2014 Proxy Statement    23

 

In making its determination as to the independence of our Independent Directors, the Board considered whether any relationship between a director and Walmart is a material relationship based on the materiality guidelines discussed above, the facts and circumstances of the relationship, the amounts involved in the relationship, the director’s interest in such relationship, if any, and such other factors as the Board, in its judgment, deemed appropriate. In each case, the Board found the relationship with our Independent Directors to be immaterial to the director’s independence. The types of relationships considered by the Board are noted below:

 

the Walmart director was an officer of a Walmart vendor: Ms. Mayer;
   
immediate family members of the Walmart director were employees or officers of Walmart vendors or service providers: Ms. Alvarez, Ms. Craig, Mr. Corbett, Mr. Reinemund, and Ms. Wolf;
   
the Walmart director was also a director or trustee of a Walmart vendor or service provider: Dr. Cash, Ms. Craig, Mr. Flynn, Ms. Mayer, Mr. Reinemund, Mr. Williams, and Ms. Wolf; and
   
the Walmart director was a member of the board of trustees or advisory board of, or held a position in, a not-for-profit institution, entity, association, or organization to which Walmart made or committed to make donations in amounts that were, in each case, less than $120,000: Ms. Alvarez and Mr. Reinemund.

 

All of the relationships and transactions of the types described in the preceding paragraph fit within our materiality guidelines, with the exception of certain relationships involving immediate family members of Ms. Craig, Mr. Corbett, and Mr. Reinemund. In each of these instances, an immediate family member of one of our directors is employed by (but is not an executive officer of) a Walmart supplier or vendor that received payments from Walmart during the entity’s last fiscal year that account for more than 1% of the entity’s consolidated gross revenues for that entity’s last fiscal year. The Board determined these relationships were immaterial to each director’s independence because in each case the immediate family member: (i) is not an executive officer of the entity; (ii) is not involved in the negotiation of transactions or the business relationship between Walmart and the entity; (iii) does not receive compensation from the entity based on the marketing or sale of the entity’s goods or services to Walmart; and (iv) did not have his or her advancement within such entity based on the marketing or sale of the entity’s goods or services to Walmart. Further, the payments made by Walmart to the entities, or by the entities to Walmart, were for various products and services in the ordinary course of business, and Walmart has had a relationship with these entities for many years prior to the directors’ immediate family members’ employment with these entities.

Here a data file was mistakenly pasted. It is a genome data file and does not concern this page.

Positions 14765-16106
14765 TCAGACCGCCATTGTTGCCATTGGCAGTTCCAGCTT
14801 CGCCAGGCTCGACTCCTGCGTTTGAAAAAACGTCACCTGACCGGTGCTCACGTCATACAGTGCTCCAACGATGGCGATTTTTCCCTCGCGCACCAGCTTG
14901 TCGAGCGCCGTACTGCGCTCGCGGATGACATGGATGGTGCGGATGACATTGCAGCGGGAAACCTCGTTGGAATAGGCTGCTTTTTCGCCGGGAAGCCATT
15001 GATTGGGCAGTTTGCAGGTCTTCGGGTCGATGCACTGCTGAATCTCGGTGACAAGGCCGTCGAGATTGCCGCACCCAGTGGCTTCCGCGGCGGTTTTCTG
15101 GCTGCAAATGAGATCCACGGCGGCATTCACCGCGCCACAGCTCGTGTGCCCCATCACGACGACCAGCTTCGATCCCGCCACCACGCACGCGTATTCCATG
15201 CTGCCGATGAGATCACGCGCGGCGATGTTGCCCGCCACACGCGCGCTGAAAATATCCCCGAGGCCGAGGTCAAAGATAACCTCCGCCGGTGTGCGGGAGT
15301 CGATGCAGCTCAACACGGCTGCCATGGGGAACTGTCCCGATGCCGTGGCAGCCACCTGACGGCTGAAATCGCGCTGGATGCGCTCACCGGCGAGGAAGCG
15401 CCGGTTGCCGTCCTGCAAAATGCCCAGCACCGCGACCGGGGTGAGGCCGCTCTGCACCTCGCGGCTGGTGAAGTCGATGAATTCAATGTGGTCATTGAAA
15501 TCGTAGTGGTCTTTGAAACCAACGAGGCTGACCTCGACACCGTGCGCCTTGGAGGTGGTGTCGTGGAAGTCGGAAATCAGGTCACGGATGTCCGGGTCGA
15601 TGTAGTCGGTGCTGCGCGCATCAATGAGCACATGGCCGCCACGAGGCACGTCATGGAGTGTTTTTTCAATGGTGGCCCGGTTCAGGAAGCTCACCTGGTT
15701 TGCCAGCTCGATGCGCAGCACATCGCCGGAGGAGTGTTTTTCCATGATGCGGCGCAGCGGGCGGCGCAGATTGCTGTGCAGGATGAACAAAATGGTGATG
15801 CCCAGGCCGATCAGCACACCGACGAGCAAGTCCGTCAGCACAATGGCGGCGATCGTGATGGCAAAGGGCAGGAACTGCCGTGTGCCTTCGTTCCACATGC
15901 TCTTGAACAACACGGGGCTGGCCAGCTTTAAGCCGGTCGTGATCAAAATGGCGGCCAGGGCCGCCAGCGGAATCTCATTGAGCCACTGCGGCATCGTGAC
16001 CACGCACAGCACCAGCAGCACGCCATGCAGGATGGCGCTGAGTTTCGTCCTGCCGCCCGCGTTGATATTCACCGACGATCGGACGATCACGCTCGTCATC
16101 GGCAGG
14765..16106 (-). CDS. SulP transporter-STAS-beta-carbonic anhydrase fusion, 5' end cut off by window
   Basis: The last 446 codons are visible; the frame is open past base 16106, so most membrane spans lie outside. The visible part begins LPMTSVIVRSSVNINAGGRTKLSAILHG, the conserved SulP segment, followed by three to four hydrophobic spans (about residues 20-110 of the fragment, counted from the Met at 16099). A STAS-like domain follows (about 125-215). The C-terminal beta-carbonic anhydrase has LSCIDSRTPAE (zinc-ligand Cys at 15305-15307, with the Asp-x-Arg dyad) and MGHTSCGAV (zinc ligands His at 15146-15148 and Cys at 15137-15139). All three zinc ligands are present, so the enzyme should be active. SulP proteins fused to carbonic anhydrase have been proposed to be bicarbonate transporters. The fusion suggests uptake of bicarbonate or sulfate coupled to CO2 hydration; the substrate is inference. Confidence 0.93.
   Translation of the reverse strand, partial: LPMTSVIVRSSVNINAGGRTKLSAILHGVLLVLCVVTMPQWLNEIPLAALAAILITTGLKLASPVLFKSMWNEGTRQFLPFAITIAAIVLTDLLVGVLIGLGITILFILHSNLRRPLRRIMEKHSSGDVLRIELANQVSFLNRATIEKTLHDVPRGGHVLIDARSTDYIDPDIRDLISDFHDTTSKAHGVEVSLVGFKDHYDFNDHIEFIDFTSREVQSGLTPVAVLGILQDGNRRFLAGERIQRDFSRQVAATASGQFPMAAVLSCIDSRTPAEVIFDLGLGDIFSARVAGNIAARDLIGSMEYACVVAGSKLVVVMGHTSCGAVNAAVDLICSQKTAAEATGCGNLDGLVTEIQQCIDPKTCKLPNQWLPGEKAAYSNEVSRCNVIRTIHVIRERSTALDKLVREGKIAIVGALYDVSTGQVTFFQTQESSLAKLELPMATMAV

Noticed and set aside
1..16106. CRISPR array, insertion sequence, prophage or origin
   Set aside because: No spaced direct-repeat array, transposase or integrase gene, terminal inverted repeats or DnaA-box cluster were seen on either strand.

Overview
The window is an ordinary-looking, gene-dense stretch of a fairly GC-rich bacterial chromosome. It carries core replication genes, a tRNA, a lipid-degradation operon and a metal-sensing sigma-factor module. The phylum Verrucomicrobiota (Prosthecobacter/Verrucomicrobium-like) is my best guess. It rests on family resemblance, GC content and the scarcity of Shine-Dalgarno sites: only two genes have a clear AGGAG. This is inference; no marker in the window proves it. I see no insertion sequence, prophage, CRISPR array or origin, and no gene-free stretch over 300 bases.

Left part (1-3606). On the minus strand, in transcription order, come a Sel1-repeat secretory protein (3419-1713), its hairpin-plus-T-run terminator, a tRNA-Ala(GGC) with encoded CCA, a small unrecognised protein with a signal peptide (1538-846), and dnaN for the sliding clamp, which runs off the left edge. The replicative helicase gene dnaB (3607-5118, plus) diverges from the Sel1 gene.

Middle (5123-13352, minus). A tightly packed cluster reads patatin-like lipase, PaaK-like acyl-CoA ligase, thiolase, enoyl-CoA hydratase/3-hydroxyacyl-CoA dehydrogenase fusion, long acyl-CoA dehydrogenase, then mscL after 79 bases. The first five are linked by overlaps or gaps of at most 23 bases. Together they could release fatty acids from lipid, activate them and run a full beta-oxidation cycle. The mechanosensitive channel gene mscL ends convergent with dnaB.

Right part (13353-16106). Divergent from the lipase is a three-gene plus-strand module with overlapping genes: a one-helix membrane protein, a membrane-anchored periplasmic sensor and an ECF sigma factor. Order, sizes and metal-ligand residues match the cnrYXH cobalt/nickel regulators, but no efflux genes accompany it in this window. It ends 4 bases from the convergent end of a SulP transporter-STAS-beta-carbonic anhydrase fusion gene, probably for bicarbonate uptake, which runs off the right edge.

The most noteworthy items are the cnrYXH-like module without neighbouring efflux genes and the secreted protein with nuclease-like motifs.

The Board and the CNGC concluded that the Independent Directors do not currently have and have not had during the last three years relationships (including all transactions disclosed under “Related Person Transactions” on page 40) that: (i) constitute disqualifying relationships under the NYSE Listed Company Rules; (ii) otherwise compromise the independence of the named directors; or (iii) otherwise constitute a material relationship between Walmart and the directors.

 

Board Meetings

 

The Board held a total of six meetings during fiscal 2014 to review significant developments affecting our company, engage in strategic planning, and act on matters requiring Board approval. During fiscal 2014, each incumbent director attended at least 85 percent of the aggregate number of Board meetings and meetings of Board committees on which he or she served. As a whole, during fiscal 2014, our incumbent directors attended approximately 97 percent of the aggregate number of Board meetings and meetings of Board committees on which they served. The Outside Directors and Independent Directors met regularly in executive sessions, with the presiding director chairing those sessions.

 

Director Onboarding and Engagement with the Business

 

All of our Board members are expected to gain an in-depth understanding of our business and operations in order to enhance their strategic value to our Board. Shortly after joining our Board, each new director is partnered in a mutual mentoring relationship with a member of senior management, and each new director has “learn the business” meetings with the leaders of key operational and corporate support functions. At least once per year, a Board meeting is held at a location away from our home office, usually in an international market in which we operate. In connection with these Board meetings, our directors learn more about that market and our business in that market through meetings with our business leaders in the markets, visits to our stores and other facilities in the local market, and visits to the stores of our competitors. Our Board members also engage directly with our Associates at a variety of events throughout the year. Activities and events that members of our Board participated in since the beginning of fiscal 2014 include: